The impact of geological and microbiological processes on oil composition and fluid property variations in heavy oil and bitumen reservoirs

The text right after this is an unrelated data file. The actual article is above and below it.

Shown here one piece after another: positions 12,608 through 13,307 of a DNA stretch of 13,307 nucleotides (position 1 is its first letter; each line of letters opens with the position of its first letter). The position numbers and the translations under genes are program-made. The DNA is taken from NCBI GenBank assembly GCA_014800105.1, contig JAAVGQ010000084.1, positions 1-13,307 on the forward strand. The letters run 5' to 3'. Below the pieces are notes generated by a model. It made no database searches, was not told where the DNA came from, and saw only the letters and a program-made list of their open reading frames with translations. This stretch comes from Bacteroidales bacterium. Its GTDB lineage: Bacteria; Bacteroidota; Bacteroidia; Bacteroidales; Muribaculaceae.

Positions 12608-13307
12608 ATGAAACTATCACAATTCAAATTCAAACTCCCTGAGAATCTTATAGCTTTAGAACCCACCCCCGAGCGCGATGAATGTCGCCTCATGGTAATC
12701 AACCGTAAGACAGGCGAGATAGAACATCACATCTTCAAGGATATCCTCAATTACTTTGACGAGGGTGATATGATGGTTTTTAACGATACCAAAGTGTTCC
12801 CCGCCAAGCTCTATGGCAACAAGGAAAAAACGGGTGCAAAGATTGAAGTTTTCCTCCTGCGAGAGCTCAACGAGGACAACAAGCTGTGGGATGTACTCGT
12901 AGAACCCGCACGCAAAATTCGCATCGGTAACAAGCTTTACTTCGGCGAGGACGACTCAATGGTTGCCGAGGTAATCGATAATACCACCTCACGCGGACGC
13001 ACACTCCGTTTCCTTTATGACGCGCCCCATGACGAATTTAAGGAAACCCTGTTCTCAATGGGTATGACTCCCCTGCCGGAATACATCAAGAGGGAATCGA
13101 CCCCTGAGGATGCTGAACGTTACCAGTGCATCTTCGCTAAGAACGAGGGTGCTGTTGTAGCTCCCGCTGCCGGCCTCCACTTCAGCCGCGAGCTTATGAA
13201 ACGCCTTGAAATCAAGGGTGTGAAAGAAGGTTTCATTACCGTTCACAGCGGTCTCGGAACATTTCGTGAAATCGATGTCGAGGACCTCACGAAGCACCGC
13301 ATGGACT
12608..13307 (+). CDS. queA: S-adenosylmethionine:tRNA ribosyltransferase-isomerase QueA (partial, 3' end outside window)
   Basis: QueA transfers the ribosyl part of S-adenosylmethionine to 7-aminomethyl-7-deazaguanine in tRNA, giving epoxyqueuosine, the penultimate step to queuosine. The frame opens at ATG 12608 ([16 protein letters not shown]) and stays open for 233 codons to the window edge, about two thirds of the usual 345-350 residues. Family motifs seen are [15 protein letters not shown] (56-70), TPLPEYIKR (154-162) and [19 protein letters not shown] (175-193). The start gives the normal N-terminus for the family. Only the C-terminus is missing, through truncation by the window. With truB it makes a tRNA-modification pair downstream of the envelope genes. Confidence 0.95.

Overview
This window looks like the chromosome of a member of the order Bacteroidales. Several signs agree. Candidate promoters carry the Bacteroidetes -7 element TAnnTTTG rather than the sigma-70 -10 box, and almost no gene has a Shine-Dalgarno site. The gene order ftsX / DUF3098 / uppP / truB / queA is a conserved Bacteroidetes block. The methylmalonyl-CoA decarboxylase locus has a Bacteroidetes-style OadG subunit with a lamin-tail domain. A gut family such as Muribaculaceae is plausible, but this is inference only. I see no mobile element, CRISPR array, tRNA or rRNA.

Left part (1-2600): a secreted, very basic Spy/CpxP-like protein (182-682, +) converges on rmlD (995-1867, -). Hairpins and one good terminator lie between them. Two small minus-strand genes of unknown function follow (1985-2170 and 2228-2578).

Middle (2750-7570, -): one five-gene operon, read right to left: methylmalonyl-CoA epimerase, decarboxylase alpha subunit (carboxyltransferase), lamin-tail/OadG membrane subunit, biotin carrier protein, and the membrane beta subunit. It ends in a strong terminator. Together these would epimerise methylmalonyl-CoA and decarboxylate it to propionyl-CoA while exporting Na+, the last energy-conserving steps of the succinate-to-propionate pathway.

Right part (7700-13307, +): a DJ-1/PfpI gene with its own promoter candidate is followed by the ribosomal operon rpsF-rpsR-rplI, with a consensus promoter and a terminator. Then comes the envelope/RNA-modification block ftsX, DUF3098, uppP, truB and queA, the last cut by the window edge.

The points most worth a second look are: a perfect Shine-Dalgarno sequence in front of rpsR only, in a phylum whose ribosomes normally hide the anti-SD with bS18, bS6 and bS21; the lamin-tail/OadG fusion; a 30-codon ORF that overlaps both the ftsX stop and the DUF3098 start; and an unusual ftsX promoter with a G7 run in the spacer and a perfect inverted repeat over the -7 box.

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AbstractOil fluid property gradients at regional, field and reservoir scales are ubiquitous in heavy oil and bitumen deposits in the Alberta Basin and develop via biodegradation at oilwater transition zones, oil charge to the reservoir top and advective-diffusive mixing controlled by oil composition and reservoir geometry. Orders of magnitude variations in bitumen viscosity with reservoir depth adversely impact total recovery from SAGD and cold production operations which require uniform fluid mobility. Regional decreasing biodegradation trends to the west in northern Alberta result from reservoir pasteurization near 80°C, west of Peace River oil sands (PROS), and increasingly cooler time-integrated reservoir temperatures to the east, in the PROS and Athabasca oil sands. Simple charge-degrade box models of these deposits show that early oil charge around 100 to 90 Ma and limitation of the biodegradation rate due to reservoir temperature, water and nutrient availability and oil composition are required to predict observed westerly decreasing trends in oil biodegradation. Reservoir-scale concentration gradients in PROS reservoirs are related to reservoir geometry, local shale barriers and biodegradation rates controlled by water saturation, biodegradation susceptibility and diffusivity of hydrocarbon substrates. 1D compositional diffusion models match observed oil component concentration gradients by inclusion of geological barriers, variable thickness oil-water biodegradation zones. Numerical models of carbon isotope systematics identify the dominant reaction pathway of subsurface hydrocarbon biodegradation as methanogenic alkane degradation using carbon dioxide reduction, which produces isotopically light methane and heavy CO2 in solution gas. Basin models show that regional biodegradation significantly impacts oil quality, and fill, spill and leakage histories due to generation and migration of biogenic gas. Full physics models of hydrocarbon biodegradation predict replacement of thermogenic gas with biogenic gas, dissolution of biogenic CO2 into the water leg and development of gas caps over geological time. None of these models adequately predict fluid properties required for exploration and production operations, thus multivariate statistics models of hydrocarbon composition were developed to predict PROS dead oil viscosity. Oil viscosity assessed from core samples can increase dramatically during core storage and oil recovery and a core storage time correction algorithm was developed to minimize "noise" in calibration data sets.
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